Day 12 – The Pilgrim’s Way

Today’s walk was unlike any other on the Pilgrim’s Way. It began at a promontory over the winding River Medway. Across the river, was a sandy / muddy shore with reeds. Beside me, a long flight of steps led down to where there was once a ferry.

A large new bridge over the Medway took me to Peter’s Village. The village wasn’t in my outdated 2018 guidebook, and a lot of new housing had sprung up along the riverbank. Unsure if the route had changed significantly, I pressed on.

Consulting Google Maps, I discovered another version of the Pilgrim’s Way which seemed to cross the river at nearby Snodland where there used to be another ferry. My guidebook offered one version, perhaps the revised standard version, while the original authorised version was no longer possible.

I left a road to take a bridleway that looked correct. Unfortunately, the path beyond was blocked by a large pile of dumped asbestos in two spots, taking up most of the width.

Moving past that obstacle, I soon came upon a deserted church called St Mary’s at Burham. The village moved and when they built a new church further up, this one was closed. Surprisingly, it was open for visitors and well-maintained by volunteers. The interior was whitewashed with plain glass windows. Although services are no longer held here, it had a peaceful puritan atmosphere. Floor memorials from the 1700s were still in an unworn condition.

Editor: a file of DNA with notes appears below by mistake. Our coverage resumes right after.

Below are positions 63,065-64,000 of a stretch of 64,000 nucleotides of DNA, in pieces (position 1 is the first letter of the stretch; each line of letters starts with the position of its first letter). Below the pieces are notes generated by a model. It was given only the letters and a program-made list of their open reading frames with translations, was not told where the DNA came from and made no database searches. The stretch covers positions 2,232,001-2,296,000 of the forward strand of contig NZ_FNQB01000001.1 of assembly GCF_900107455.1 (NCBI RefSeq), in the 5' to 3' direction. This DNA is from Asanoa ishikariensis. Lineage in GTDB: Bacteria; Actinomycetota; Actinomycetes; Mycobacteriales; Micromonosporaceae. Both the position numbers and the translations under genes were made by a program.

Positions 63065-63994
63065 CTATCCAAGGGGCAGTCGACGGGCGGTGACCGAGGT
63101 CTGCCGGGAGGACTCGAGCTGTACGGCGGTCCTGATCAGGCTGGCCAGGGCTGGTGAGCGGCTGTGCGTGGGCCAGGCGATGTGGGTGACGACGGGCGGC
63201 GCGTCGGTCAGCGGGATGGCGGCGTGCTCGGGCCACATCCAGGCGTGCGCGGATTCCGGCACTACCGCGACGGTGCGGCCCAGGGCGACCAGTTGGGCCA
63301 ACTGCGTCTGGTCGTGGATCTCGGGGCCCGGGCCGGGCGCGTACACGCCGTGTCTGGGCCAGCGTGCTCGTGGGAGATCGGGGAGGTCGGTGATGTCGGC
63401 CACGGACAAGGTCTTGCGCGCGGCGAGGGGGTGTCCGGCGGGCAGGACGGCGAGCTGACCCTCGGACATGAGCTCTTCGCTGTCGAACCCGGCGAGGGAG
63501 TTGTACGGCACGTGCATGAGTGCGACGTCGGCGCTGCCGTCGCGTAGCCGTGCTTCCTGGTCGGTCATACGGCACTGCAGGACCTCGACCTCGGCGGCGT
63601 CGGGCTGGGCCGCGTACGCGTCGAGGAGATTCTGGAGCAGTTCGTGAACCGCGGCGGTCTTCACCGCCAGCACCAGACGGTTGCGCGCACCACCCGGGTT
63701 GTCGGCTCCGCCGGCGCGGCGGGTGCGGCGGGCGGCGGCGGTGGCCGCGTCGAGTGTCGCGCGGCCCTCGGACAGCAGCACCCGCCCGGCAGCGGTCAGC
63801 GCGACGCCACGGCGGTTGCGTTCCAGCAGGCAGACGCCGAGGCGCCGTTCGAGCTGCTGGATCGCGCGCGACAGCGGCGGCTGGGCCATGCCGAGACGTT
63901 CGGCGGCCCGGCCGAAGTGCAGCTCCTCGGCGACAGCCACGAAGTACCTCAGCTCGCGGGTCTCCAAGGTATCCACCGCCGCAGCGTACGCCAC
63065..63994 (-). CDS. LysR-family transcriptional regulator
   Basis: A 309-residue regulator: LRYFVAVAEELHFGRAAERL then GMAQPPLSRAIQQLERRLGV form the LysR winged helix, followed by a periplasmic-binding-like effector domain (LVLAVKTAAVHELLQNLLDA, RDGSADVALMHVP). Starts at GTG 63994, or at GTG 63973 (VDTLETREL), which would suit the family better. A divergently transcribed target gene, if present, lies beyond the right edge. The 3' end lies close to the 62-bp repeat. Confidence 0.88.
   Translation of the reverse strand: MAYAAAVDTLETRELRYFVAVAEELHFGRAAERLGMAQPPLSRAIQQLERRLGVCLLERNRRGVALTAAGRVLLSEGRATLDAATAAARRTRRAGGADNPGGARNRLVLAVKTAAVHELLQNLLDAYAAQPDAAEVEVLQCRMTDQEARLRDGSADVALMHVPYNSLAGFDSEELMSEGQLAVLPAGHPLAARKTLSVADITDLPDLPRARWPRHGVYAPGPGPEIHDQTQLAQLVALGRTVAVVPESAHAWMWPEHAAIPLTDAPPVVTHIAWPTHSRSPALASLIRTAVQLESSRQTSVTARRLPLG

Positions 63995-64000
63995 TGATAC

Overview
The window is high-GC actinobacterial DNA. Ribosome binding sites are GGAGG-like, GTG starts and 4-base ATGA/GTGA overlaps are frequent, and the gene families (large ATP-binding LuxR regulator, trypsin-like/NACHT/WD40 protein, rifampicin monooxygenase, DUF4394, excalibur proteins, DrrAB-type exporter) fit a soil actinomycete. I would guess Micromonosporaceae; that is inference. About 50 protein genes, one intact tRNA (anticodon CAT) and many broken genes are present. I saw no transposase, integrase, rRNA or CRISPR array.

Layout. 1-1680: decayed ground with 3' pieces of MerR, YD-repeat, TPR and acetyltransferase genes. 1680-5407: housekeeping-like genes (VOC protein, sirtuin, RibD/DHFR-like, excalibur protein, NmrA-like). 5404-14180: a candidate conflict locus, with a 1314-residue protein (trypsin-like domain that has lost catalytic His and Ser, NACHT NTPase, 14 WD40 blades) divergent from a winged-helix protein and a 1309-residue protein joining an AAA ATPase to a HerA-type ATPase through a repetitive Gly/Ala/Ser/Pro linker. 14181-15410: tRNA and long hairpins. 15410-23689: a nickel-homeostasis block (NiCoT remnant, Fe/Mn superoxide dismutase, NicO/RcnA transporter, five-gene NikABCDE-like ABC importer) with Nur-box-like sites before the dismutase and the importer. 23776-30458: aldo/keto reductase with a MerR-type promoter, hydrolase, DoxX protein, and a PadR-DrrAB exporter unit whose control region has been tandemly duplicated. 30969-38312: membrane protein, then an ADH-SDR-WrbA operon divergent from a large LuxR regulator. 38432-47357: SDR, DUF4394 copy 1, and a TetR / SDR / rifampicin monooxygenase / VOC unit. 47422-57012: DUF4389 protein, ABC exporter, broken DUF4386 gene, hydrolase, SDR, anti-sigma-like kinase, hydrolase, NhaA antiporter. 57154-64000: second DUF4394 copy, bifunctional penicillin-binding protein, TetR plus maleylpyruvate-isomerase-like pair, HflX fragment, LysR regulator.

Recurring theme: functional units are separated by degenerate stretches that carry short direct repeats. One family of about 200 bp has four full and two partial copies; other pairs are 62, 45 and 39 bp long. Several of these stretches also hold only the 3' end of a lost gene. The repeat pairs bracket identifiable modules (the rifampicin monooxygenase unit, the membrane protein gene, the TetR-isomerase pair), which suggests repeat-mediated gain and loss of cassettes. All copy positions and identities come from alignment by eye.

Feeling the urge to embrace the pilgrim spirit, I started singing ‘To be a Pilgrim.’ But upon hearing voices, I stopped. The voices came from people working nearby, not within the churchyard itself. So much for being valiant!!!

Following the paved and sometimes flooded bridleway, I walked past farmland on one side. The other side offered a curious mix of landscapes – horse pasture, an industrial area with a chemical plant, a solar farm and giant battery facility, and a water treatment works. For stretches, the land was flooded and it seemed the river was near, but I wouldn’t see the Medway again until I reached Aylesford.

Before Aylesford, I came across Aylesford Priory. It houses a priory and a handful of friars, with plenty of accommodation for retreats, conferences, and even the occasional funeral (which I witnessed on my way out). The priory has a large alter area, half indoors and half outdoors, with numerous outdoor benches that could seat large crowds for mass.

Inside a priory chapel, I lit a three day candle for £5. Dedicated to my mum after her recent 90th birthday. She is a Carmelite like the priory.

The priory has a long peace garden with flowers on both sides and tiles with the word “peace” written in hundreds of languages. Following that, I explored the rosary garden with some impressive pottery Stations of the Cross.

After collecting a pilgrims stamp at the reception, I crossed an ancient bridge over the Medway (no longer used for traffic) and took a picture of the picturesque town.

The train station turned out to be another three-quarters to a mile away and I was limping. My Achilles was quite sore, but with some rest, I’m hopeful for another walk tomorrow.

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